(Bloomberg) -- Match Group Inc. will reduce its global workforce 8% after the dating-app company provided first-quarter revenue guidance that fell short of analysts’ estimates and looks to cut costs.

The job cuts have already been made in the US, and are ongoing in other countries, Chief Financial Officer Gary Swidler said on a call Wednesday. Shares of Match declined 5.1% as of 10:20 a.m. in New York. 

The Dallas-based company said Tuesday it expects total revenue of $790 million to $800 million in the first three months of 2023, missing analyst estimates for $816 million. About 200 people globally will be affected by the headcount reduction, many in roles such as recruiting, according to the company. Hiring will still continue at Hinge and other “key investment areas.” 

The company is reviewing how to pare spending on areas like jobs, marketing and office space, and expects to incur about $6 million of severance and similar expenses, it said in a statement Tuesday. It’s also preparing to shift savings from lower-growth brands into higher-growth businesses. Match says the move will produce an improvement in margins in the second half of the year as revenue growth accelerates.

“We expect it to take a little time in the first half of 2023 to build momentum, but are confident that improved product momentum and and our financial discipline position us for much stronger growth and profitability in the back half of the year as well as longer term,” Swidler said on the call.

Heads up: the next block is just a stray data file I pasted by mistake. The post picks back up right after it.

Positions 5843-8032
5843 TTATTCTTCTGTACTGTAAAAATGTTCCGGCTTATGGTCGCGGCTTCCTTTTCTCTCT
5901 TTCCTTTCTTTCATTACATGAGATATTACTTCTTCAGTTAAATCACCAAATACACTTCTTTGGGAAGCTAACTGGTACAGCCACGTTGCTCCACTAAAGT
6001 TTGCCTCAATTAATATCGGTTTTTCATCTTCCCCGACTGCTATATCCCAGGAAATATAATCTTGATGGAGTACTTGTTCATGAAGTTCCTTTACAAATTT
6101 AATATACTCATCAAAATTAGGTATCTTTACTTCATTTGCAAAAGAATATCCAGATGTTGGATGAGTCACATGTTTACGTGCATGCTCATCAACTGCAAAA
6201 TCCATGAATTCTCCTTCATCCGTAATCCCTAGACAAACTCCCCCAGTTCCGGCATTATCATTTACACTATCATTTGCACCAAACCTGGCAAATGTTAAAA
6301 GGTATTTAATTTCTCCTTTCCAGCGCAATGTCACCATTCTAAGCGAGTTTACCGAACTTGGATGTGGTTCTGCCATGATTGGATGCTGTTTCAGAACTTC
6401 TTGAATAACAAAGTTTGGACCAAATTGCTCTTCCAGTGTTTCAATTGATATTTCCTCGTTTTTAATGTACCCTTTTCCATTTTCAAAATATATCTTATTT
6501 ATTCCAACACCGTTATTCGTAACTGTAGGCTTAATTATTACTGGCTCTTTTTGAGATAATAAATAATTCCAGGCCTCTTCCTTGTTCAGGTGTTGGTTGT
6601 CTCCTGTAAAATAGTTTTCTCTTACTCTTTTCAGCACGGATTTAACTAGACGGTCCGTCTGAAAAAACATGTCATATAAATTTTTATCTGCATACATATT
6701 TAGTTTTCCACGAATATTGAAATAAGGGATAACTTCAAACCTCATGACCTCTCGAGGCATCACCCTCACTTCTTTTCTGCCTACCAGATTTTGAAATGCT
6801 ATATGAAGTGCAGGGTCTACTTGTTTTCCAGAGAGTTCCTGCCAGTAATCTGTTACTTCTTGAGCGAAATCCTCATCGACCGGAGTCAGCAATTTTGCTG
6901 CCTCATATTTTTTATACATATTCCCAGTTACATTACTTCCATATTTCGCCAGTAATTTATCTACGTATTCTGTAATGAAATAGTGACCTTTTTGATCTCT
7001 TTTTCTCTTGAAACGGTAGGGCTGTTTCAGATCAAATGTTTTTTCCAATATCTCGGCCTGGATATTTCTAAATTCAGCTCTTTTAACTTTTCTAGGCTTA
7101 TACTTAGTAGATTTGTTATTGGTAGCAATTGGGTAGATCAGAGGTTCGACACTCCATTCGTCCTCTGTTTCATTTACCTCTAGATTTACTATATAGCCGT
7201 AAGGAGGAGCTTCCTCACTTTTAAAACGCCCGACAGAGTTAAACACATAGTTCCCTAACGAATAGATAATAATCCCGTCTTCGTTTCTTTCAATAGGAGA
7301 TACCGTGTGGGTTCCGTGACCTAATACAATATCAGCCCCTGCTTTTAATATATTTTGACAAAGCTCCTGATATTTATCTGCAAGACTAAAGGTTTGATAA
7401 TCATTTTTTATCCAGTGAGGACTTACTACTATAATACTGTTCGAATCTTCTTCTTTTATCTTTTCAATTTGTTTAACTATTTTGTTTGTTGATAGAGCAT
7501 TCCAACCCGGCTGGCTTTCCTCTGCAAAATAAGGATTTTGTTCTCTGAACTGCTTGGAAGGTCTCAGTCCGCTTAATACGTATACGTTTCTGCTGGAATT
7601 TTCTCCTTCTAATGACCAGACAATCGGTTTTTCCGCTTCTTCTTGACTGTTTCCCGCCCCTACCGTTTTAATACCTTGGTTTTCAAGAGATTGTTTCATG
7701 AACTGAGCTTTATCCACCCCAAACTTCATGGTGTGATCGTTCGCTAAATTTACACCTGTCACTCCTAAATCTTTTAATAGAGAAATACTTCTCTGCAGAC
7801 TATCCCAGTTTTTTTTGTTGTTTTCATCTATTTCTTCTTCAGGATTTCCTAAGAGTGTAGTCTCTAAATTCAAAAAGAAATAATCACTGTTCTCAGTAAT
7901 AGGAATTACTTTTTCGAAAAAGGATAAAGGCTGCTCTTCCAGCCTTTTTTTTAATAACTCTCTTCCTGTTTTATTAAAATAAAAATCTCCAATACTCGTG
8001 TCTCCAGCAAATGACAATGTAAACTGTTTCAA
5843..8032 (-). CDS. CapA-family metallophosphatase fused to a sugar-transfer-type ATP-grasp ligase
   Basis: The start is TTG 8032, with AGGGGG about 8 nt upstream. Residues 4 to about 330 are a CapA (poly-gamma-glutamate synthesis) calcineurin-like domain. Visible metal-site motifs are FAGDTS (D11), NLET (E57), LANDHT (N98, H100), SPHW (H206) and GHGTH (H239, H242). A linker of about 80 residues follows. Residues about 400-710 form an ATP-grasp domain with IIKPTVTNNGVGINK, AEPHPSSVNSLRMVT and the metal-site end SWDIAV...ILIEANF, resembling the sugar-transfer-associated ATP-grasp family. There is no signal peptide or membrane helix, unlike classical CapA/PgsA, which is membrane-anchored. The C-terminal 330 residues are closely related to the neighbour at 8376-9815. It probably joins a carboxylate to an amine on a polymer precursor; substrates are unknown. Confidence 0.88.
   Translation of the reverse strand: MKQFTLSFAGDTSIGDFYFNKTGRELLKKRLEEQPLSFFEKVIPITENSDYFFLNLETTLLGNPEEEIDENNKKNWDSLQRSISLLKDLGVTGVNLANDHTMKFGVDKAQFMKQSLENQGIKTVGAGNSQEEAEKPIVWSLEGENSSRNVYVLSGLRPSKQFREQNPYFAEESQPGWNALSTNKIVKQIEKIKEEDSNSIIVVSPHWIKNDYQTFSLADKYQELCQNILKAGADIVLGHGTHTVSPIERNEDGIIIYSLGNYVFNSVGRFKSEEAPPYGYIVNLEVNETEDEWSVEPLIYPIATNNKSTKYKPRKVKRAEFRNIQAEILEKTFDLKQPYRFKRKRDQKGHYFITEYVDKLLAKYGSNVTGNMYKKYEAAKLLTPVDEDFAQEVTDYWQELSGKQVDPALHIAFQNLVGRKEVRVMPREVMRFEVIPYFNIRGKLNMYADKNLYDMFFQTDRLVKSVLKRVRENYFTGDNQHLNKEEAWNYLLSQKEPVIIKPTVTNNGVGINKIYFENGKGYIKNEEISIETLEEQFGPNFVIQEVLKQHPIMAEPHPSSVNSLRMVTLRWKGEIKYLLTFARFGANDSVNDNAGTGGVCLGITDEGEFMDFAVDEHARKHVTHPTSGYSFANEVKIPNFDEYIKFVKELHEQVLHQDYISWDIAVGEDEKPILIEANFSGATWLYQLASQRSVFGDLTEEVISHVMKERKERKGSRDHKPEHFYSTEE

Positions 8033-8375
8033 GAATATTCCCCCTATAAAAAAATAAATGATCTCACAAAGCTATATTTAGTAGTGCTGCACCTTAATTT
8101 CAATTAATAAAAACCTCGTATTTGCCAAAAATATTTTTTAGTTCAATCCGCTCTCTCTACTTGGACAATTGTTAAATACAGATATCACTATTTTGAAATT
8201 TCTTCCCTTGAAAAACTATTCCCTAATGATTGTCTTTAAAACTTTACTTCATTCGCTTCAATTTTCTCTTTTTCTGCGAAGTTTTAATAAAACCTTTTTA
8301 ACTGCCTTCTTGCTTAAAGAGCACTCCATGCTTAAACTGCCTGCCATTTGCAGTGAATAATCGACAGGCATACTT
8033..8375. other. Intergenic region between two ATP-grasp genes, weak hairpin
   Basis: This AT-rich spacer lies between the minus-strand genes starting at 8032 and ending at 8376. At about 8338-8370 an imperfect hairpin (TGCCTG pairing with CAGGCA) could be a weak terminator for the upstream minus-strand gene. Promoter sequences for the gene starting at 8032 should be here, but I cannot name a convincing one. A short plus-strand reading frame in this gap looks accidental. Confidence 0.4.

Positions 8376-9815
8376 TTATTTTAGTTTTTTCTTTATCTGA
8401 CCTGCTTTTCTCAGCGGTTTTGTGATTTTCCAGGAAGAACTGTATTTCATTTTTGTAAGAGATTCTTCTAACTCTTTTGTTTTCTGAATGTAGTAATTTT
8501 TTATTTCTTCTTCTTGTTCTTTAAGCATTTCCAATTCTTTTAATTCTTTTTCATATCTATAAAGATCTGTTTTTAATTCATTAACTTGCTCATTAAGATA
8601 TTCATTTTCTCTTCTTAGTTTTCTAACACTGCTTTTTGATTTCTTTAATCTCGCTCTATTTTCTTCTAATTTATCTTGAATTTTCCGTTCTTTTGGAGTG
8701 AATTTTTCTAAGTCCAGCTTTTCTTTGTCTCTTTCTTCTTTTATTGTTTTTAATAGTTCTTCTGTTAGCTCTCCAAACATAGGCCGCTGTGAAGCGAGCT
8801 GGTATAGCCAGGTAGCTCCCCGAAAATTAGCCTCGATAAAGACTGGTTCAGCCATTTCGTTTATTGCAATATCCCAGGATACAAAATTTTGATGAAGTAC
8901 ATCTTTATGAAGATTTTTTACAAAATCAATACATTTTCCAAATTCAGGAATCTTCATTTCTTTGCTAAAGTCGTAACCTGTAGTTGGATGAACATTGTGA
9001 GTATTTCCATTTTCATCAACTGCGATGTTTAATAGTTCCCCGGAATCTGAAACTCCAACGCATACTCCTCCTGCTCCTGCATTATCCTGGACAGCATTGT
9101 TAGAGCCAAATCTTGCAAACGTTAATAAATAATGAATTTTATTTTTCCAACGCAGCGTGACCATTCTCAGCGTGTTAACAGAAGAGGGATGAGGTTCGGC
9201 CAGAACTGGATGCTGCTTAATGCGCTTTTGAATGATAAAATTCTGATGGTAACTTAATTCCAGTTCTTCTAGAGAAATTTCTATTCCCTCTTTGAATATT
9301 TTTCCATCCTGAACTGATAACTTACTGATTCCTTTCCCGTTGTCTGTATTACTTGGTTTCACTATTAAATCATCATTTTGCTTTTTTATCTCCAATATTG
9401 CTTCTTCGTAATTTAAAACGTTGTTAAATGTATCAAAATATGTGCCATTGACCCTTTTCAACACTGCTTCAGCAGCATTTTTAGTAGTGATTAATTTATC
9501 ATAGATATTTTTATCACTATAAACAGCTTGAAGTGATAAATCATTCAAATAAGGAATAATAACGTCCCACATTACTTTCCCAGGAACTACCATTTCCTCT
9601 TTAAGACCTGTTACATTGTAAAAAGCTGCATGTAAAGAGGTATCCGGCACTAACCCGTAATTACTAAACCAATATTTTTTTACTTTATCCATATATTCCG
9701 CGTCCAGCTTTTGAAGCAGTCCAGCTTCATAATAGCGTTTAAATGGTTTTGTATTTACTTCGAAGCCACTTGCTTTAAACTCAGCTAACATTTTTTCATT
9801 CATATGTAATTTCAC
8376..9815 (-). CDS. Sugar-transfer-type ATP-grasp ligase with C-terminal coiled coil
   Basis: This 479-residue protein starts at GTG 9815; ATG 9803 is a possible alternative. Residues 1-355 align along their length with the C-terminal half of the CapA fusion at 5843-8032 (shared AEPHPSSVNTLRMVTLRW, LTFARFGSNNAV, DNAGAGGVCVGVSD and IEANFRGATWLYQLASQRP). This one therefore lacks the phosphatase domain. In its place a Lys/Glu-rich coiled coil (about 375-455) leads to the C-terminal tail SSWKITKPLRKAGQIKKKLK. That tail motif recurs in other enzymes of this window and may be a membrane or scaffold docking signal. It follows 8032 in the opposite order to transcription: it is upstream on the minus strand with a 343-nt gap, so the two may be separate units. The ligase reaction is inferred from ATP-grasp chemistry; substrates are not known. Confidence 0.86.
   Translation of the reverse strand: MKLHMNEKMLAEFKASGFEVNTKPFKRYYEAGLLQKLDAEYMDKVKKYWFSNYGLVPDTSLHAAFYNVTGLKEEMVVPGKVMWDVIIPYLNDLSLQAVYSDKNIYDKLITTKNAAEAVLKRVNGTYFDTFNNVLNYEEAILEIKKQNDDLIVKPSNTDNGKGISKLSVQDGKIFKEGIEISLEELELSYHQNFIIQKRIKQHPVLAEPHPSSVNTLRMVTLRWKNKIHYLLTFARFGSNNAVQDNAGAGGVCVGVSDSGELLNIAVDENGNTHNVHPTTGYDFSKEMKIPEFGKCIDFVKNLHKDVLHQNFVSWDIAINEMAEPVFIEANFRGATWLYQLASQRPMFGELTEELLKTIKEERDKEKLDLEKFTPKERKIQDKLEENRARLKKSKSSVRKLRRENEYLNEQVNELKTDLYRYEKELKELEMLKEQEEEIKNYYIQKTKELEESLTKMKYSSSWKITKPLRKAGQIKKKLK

The disappointing outlook caps a difficult year for the owner of dating apps like Tinder, Hinge and OkCupid. In 2022 the company changed chief executive officers, was hampered by a strong dollar weighing on overseas sales and dealt with a hangover from Covid-19 restrictions. Those factors sent its shares plummeting almost 70% last year, making it the second-worst performer in the S&P 500. 

The final three months of the year were tough. Fourth-quarter sales fell 2.5% to $786 million while the number of paying customers dropped 1% to 16.1 million in the period. 

Former CEO Shar Dubey stepped down from her role last May and former Zynga Inc. president Bernard Kim became her successor. In the months since Kim took on the new role, Match has started experimenting with new forms of monetization including a more expensive version of Hinge and its flagship product Tinder. 

Hinge has been one of the bright points for the company and has seen success in markets such as Germany and Sweden. The company said previously it expects the international expansion and new paid tier to bring in at least $100 million of direct revenue for Hinge in 2023. 

(Includes details on layoffs in the third paragraph, updates shares)

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